Advertising

A sixth grader in Portland, ME has had enough of sexist dress codes.

According to the Portland Press Herald, King Middle School sixth grader Molly Neuner was upset after a teacher allegedly made her and another female student measure their tank top straps and shorts, respectively, in front of the whole class.

"She made us feel really uncomfortable," Molly said. "It was really uncomfortable and weird."

When the teacher found that Molly's tank top straps weren't wide enough to lay two fingers across, she told her to cover up and warned her that her next violation would result in a detention after school. (You can see a photo of the tank top in question if you click through to the Portland Press Herald.)

Advertising

Molly thought that was pretty unfair, so a couple days later Molly decided to send a message. Last Wednesday, she deliberately violated the dress code and wore a tank top to school. On her arm, she wrote "#IAmNotADistraction," a hashtag that's been used to call out sexist school dress codes before. Molly's mom Christina Neuner posted a photo of her daughter's outfit on Instagram, and explained why the topic was so important to them.

This girl... I have no words for her bravery... Today has been quite a day. We woke up to our strong, brave, beautiful girl on the front page of the paper. When we agreed to be part of the article, I thought that the article would be tucked in the back page of the opinion section. But instead, there she was, front and center standing up for herself for all to see. Some may read this and think it’s “just a strap” or that “rules were meant to be followed” or that “girls should cover up” or (my personal favorite) “it’s a distraction to boys.” But my question to you is, why? Why do you feel like this? Why do you jump to those conclusions? It’s because of what we are taught. We have been taught to mask our own feelings and stay small and not make waves. We are taught that our bodies are inherently sexual objects that WE need to cover so WE stay safe. Well, no longer my friends. We need to stand up for ourselves and our for children. We need to teach our beautiful, young, innocent daughters that their bodies are beautiful and powerful and their own to display or portray in any way they wish WITHOUT consequence. And we need to teach our young, kind, brave sons that they are smart and strong and capable of controlling their own bodies. And don’t even get me started on the issues of the LGBTQ kids who are completely overlooked on this issue. The other piece that this amazing story left out is that last week, the students in my daughter's class had a meeting to review dress code. In that meeting there were many questions about the girls rules and when one of the students asked why the girls had so many rule they were told that it was because they were a distraction to the boys… I’ll let that sink in for a minute… And maybe you need another minute… It is 2017 after all. And while the school has assured us that this is not the opinion of the school, the dress code still stands in place until the end of the year. This is not just about a tank top, it’s about years of underlying messages of shame to our girls that MUST stop. #mybodymybusiness #iamnotadistraction #iammorethanadistraction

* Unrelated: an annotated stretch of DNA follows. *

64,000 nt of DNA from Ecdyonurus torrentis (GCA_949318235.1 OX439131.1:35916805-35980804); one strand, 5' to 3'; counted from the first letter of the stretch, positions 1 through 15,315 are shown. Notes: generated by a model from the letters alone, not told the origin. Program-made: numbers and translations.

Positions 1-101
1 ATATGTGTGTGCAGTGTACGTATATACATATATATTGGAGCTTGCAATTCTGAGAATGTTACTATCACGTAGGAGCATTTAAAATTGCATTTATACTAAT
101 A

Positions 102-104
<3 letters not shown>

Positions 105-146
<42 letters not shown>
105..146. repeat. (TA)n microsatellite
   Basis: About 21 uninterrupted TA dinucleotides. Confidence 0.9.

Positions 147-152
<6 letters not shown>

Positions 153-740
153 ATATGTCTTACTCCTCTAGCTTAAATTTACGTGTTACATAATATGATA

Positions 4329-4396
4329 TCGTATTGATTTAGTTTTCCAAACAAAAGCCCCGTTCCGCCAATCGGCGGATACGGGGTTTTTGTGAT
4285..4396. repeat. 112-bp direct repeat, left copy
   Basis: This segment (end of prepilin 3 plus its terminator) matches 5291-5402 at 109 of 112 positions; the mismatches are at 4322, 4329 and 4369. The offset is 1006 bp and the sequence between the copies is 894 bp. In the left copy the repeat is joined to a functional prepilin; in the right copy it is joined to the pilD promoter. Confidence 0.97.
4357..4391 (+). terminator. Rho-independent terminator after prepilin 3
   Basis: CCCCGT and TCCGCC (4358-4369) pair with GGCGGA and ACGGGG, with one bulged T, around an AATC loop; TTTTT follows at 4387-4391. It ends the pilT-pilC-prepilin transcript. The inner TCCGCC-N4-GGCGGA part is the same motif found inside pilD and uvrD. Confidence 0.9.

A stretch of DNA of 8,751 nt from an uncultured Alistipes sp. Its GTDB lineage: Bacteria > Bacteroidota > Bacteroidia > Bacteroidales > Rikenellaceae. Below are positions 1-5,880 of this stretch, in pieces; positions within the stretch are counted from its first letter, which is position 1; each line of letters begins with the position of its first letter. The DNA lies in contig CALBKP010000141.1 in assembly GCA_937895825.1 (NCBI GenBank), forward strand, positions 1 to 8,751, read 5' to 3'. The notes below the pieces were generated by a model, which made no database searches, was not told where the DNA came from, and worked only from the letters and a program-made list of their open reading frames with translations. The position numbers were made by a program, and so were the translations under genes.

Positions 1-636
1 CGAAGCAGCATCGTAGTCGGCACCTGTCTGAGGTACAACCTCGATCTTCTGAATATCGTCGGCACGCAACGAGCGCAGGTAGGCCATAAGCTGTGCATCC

A post shared by Christina Neuner 💌 (@christinaneuner) on

Advertising

“We need to stand up for ourselves and for our children. We need to teach our beautiful, young, innocent daughters that their bodies are beautiful and powerful and their own to display or portray in any way they wish WITHOUT consequence,” Christina wrote in the Instagram caption. “And we need to teach our young, kind, brave sons that they are smart and strong and capable of controlling their own bodies.”

Other girls at school were inspired by Molly's protest, and about 20 of them followed her lead and wore clothes that deliberately violated the dress code.

Advertising

“It was so cool to see everyone doing it,” Molly said.

It wasn't just other students that were on board, though. Molly says even teachers were coming forward to give her their support.

"My social studies teacher told us that it was super cool we were doing it, and that we were right, that we aren't distractions," Molly said in an interview with Mic. "She was super supportive of it, and our teachers were all super supportive. Then the principal called me into her office and we talked, and she said they would review the dress code at the end of the year."

Advertising

That day, the school's principal Caitlin LeClair announced that the school will review the dress code at the end of the year with the students' concerns in mind.

“We plan to take this feedback and use it as an opportunity to have some students’ and parents’ input,” LeClair told the Press Herald.

Molly isn't going to let them off with just a promise, though. “I’m happy they’re going to look at it, but I want to make sure they really do it,” she told the Press Herald.

Advertising

What an awesome kid.

Sources: Portland Press Herald | Mic